Art experts’ determination is not covered by litigation privilege, says High Court


The seller of an Old Master painting was entitled to inspect letters between Sotheby’s, one of the world’s largest art auction house, and two art experts regarding the authenticity of the painting as those were not covered by litigation privilege.

The case of Sotheby’s Mark Weiss Ltd [2018] EWHC 3179 (Comm) concerned the defendants who acquired the painting which was later sold to a private buyer by Sotheby’s. The buyer provided evidence raining doubts about the painting’s authenticity, and Sotheby’s instructed experts in support of their decision to rescind the sale and return the purchase price to the buyer.

In the present case, Sotheby’s were seeking rescinding of their contract with the defendants and repayment of the purchase price that they had to return to the buyer. In course of the proceedings, the defendants sought inspection of the communications between experts and Sotheby’s who refused to disclose on the grounds on litigation privilege.

In English law, there are certain principles governing the ability of a party to keep communications in respect of their litigation matter confidential. One of these principles is litigation privilege which allows a person to prepare for litigation without being concerned about whether it will be necessary to disclose any of the documents for litigation. The rule is that litigation privilege arises only when litigation has commenced or is in a reasonable prospect. The purpose of the communications between a party and its lawyer or, indeed, a third party must be so to conduct litigation.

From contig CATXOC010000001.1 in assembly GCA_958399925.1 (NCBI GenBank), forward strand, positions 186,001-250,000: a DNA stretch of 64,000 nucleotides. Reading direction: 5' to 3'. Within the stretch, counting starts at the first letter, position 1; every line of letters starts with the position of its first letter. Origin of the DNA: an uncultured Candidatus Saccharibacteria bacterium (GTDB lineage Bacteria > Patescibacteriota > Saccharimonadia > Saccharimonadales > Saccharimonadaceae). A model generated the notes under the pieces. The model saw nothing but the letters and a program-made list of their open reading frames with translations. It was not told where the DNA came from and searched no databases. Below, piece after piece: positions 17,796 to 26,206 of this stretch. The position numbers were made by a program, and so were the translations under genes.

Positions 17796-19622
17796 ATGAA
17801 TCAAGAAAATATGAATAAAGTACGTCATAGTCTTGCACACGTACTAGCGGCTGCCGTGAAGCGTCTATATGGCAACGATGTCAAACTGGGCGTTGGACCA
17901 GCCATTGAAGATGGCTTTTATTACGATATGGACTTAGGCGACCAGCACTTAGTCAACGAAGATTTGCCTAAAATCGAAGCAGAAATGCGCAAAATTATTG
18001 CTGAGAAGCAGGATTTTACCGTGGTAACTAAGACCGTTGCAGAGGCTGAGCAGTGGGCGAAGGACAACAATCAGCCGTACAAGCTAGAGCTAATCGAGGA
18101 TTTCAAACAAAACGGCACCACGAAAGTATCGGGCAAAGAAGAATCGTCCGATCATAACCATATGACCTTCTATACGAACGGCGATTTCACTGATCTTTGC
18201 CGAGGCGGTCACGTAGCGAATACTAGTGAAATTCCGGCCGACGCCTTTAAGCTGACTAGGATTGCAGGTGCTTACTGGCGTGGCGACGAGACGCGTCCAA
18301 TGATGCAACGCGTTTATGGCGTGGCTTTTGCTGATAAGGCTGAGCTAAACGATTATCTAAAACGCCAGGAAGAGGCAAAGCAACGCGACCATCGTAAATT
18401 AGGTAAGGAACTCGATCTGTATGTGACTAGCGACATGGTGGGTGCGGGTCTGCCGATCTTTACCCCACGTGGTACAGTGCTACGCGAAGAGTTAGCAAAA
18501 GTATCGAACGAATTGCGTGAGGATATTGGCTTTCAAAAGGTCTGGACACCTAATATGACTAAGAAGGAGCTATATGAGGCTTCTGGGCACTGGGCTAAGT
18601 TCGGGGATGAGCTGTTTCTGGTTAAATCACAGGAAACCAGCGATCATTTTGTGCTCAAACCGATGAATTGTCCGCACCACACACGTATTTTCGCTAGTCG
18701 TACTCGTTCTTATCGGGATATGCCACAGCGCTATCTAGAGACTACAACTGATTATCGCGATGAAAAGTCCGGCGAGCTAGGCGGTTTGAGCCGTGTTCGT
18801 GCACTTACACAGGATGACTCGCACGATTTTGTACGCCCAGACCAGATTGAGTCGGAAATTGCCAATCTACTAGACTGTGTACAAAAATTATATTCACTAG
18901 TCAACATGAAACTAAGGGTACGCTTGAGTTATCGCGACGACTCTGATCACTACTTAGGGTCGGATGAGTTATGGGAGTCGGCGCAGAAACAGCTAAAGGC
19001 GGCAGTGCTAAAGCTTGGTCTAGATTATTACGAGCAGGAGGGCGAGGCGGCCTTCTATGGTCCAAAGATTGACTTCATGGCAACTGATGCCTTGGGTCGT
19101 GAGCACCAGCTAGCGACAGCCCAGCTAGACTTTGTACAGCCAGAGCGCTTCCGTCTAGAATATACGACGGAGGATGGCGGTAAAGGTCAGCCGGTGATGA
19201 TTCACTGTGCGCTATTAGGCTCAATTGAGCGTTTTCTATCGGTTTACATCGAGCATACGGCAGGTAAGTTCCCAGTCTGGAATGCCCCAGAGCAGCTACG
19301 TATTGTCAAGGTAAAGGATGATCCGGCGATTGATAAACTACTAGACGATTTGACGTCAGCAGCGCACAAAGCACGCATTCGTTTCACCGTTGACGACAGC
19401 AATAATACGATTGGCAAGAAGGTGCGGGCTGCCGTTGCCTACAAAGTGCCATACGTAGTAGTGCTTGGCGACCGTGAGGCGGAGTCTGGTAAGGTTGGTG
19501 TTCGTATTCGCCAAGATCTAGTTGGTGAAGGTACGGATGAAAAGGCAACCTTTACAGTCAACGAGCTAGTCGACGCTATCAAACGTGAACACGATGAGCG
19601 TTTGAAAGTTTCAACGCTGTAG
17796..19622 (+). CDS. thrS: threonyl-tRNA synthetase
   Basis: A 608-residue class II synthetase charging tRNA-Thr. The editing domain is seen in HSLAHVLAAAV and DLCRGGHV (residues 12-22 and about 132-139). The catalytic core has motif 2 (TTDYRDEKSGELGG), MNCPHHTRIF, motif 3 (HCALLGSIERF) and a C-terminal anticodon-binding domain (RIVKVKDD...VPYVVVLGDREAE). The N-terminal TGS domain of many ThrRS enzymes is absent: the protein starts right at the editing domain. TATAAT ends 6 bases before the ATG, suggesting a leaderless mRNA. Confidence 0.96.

In Sotheby’s Mark Weiss Ltd the High Court ruled that the auction house could not withhold inspection on the grounds of litigation privilege as it was not able to show that the dominant purpose of the correspondence with the art experts was its use in the litigation.

It was found that the letters were written for two purposes: to establish whether the painting was authentic, and to rescind of contract if it were found to be fake, and to use in the litigation contemplated between Sotheby’s and the seller. However, Teare J was of an opinion that both purposes were “of equal importance and relevance”, and that Sotheby’s was not able to establish that the second purpose was dominant of the two purposes.

Teare J also noted that although the litigation “was likely, perhaps inevitable” after Sotheby’s determination that the painting was a counterfeit and deciding to rescind the contract, the two purposes could not be treated as one dominant purpose for the correspondence to be covered by litigation privilege.

Sources: Litigation Futures,

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